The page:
Hope that you get to travel again and take more photos soon, Sreejith. You certainly are very good at photography, and deserve to go places with it 🙂

          Liked by 1 person

          • Thank you so much form the bottom of my heart for your appreciative comments, Mabel 🙂

            Yes, you are absolutely right, there is nothing like, being able to connect with the person in front of the lens.

            Photography is something which helps me to calm down myself and gives me confidence 🙂

            Have a nice weekend 🙂

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  8. I understand what you mean. I have a feeling that in my Asian side of the family, anything to do with mental illness is labelled as a “crazy person” and can only happens to distant people, not real people close-by nor yourself. I’m glad you looked for help and hope you’re finding ways to cope. Hugs!

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    • The more we call others “crazy” for being down or having negative thoughts, the more we stigmatise mental illness. Admitting that I had a problem was hard, but that was the first step to bettering myself. Hugs right back to you x

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    • Thanks, Amy. You are so right. The more we talk about mental illness, the more it becomes known and the less foreign and scary it will seem. Support and mere presence can mean the world to someone feeling down.

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  9. It takes a great deal of mental strength to write such a post, Mabel. First of all, kudos to you for that 🙂

    You’ve rightly found out the reasons behind such hush hush with mental illness. In India, even educated people still think of it, not as an illness…they label the person as ‘mad’! They fail to understand the fact that just like our body, our mind also can get affected, can become ill…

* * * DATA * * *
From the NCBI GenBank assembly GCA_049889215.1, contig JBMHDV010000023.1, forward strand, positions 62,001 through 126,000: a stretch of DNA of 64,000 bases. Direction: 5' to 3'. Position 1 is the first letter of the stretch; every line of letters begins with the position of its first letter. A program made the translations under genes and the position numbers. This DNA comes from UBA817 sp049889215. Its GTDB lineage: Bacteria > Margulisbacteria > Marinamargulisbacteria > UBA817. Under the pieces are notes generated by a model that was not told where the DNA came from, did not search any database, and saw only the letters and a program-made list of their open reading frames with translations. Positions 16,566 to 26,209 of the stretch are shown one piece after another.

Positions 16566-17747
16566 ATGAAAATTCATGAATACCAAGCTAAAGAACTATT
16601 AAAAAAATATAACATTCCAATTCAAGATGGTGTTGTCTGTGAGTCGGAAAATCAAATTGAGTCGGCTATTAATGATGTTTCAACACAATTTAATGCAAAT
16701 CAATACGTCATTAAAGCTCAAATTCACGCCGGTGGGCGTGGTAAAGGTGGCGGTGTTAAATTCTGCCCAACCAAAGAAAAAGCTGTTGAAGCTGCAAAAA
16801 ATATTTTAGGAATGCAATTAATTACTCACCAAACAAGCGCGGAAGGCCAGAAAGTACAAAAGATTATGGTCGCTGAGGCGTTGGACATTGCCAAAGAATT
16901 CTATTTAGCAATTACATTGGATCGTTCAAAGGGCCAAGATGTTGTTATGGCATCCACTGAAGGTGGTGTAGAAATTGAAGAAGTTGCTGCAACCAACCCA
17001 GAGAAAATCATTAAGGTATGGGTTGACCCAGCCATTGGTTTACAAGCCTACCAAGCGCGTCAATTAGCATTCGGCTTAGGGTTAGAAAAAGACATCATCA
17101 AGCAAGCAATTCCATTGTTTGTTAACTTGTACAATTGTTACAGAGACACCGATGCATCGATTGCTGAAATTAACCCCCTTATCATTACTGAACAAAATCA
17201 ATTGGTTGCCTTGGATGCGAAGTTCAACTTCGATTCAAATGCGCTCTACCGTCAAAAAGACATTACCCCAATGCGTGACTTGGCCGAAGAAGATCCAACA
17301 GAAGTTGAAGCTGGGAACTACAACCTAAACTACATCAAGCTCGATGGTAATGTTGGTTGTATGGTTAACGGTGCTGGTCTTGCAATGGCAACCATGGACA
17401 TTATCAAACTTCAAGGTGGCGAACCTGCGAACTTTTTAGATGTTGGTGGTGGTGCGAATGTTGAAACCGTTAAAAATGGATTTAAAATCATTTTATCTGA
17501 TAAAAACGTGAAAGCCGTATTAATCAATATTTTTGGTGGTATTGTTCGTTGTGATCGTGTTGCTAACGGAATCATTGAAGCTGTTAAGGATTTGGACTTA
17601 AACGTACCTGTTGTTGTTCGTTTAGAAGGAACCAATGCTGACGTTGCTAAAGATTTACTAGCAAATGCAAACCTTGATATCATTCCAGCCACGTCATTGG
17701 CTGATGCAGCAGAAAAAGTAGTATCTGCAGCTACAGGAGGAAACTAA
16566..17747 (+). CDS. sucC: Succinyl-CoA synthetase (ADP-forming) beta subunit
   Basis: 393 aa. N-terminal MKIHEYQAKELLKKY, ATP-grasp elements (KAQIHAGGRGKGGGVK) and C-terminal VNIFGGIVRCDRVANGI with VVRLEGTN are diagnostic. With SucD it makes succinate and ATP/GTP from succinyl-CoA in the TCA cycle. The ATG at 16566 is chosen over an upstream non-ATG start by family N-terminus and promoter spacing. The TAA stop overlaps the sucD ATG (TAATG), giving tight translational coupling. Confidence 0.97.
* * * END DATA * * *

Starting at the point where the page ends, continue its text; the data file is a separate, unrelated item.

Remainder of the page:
I don’t know when this will end. It’s a disease in itself, this attitude.

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    • Thanks, Mani. This post was a long time coming and it felt right to share now. Unfortunate to hear that mental illness is stigmatised in India too and considered a mad form of illness. You are so right and say it so well, “our mind also can get affected”. Our minds work hard to think and control the physical body, and sometimes, it gets tired.

      Always appreciate your support 🙂

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  10. Mabel,
    Such true words you speak. Someone can have an open brain surgery, but none judges them. How and why is mental illness different? People do not choose to be ill. May the minds and hearts of people learn to understand and grow.
    And may you feel happy and stress free 🙂
    Hugs and love,
    Dajena

    Liked by 1 person

    • I like how you put open brain surgery and mental illness side by side. Both of them are similar in that the person is tired, worn down, and needs time to rest and relax. So well said. I am working every day to get better. Can’t see the light yet but I can certainly feel it. Hugs and love right back at you ❤

      Liked by 2 people

      • You caught that witty girl! 🙂 Yes indeed. I feel that there are many things our society needs to work on, and this is a truly touchy subject.

        I pray that you will keep feeling the light and with patience and perseverance you will continue to heal. 🙂

        Love and hugs! ❤
        Dajena

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        • The more we talk about mental illness, we might not be comfortable with it but we might become more understanding of it.

          Thanks, Dajena. You are always such a sweetie and darling ❤

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  12. I’m glad you found the strength to understand the problem, and now I hope you get the help, support and treatment you need. Maybe your parents need to do a bit of change in traditional thinking, if they haven’t already.

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  13. Liebe Mabel ein schönen Samstag mit vielen lieben Grüßen Klaus in Freundschaft komme wenig zum schreiben muß mich um meine Frau kümmern ihr geht es nicht gut zur Zeit